Conventional invasive-based methods used for the diagnosis of heart disease which were based on the medical history of a patient, physical test results, and investigation of related symptoms by the doctors10. Among the conventional methods, angiography is considered one of the most precise technique for the identification of heart problems. Conversely, angiography has some drawbacks like high cost, various side effects, and strong technological knowledge11. Conventional methods often lead to imprecise diagnosis and take more time due to human mistakes. In addition, it is a very expensive and computational intensive approach for the diagnosis of disease and takes time in assessment12.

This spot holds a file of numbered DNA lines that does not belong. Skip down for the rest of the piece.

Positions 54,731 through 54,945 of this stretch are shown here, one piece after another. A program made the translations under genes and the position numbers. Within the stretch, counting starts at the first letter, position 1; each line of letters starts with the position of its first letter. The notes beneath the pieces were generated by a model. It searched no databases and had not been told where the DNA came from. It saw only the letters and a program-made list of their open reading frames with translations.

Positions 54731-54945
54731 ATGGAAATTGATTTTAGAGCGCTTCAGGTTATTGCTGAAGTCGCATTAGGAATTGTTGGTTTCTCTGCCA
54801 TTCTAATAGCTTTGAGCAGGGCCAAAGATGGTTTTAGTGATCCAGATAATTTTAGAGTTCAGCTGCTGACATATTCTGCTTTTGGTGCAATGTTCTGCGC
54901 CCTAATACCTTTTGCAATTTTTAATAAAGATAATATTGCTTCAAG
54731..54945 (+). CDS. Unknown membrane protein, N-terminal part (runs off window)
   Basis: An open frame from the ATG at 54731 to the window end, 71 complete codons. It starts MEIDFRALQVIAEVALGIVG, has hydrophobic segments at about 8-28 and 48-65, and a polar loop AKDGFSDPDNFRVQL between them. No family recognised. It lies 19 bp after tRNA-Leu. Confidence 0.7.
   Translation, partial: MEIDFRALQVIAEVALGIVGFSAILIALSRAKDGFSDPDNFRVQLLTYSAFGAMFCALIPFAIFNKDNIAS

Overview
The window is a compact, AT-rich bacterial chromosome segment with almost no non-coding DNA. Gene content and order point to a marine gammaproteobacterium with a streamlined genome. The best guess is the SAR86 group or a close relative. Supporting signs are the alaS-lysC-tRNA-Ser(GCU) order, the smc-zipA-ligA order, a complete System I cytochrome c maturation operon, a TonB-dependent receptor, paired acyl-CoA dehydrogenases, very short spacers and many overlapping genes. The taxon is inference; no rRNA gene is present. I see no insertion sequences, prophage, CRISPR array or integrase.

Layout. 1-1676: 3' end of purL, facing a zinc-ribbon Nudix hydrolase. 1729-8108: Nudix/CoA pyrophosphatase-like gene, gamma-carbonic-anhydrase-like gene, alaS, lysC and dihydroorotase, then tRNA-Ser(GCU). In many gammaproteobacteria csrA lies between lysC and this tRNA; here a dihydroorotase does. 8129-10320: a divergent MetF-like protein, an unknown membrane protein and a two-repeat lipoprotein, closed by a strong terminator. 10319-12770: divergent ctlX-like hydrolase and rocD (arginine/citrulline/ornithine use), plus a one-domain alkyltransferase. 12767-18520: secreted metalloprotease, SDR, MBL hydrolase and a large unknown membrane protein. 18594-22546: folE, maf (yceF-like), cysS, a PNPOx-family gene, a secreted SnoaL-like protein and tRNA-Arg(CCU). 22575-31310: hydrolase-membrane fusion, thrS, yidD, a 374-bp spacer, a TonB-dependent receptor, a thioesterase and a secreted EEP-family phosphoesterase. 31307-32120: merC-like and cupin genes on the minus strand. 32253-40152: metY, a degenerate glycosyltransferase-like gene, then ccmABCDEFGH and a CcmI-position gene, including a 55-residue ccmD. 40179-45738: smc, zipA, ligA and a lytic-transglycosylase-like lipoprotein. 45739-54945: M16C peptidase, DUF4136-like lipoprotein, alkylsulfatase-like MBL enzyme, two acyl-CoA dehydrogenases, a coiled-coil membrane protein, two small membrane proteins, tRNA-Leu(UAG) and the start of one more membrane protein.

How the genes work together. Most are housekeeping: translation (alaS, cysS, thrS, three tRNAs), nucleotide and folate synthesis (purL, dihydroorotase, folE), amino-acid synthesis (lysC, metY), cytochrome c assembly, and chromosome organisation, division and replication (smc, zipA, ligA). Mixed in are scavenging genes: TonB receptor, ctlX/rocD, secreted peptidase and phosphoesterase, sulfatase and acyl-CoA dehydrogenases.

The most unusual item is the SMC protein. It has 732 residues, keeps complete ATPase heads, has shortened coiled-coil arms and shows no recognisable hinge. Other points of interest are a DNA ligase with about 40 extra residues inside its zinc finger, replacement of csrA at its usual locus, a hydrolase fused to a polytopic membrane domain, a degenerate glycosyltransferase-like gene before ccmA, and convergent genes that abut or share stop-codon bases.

To overcome the issues in conventional invasive-based methods for the identification of heart disease, researchers attempted to develop different non-invasive smart healthcare systems based on predictive machine learning techniques namely: Support Vector Machine (SVM), K-Nearest Neighbor (KNN), Naïve Bayes (NB), and Decision Tree (DT), etc.13. As a result, the death ratio of heart disease patients has been decreased14. In literature, the Cleveland heart disease dataset is extensively utilized by the researchers15,16.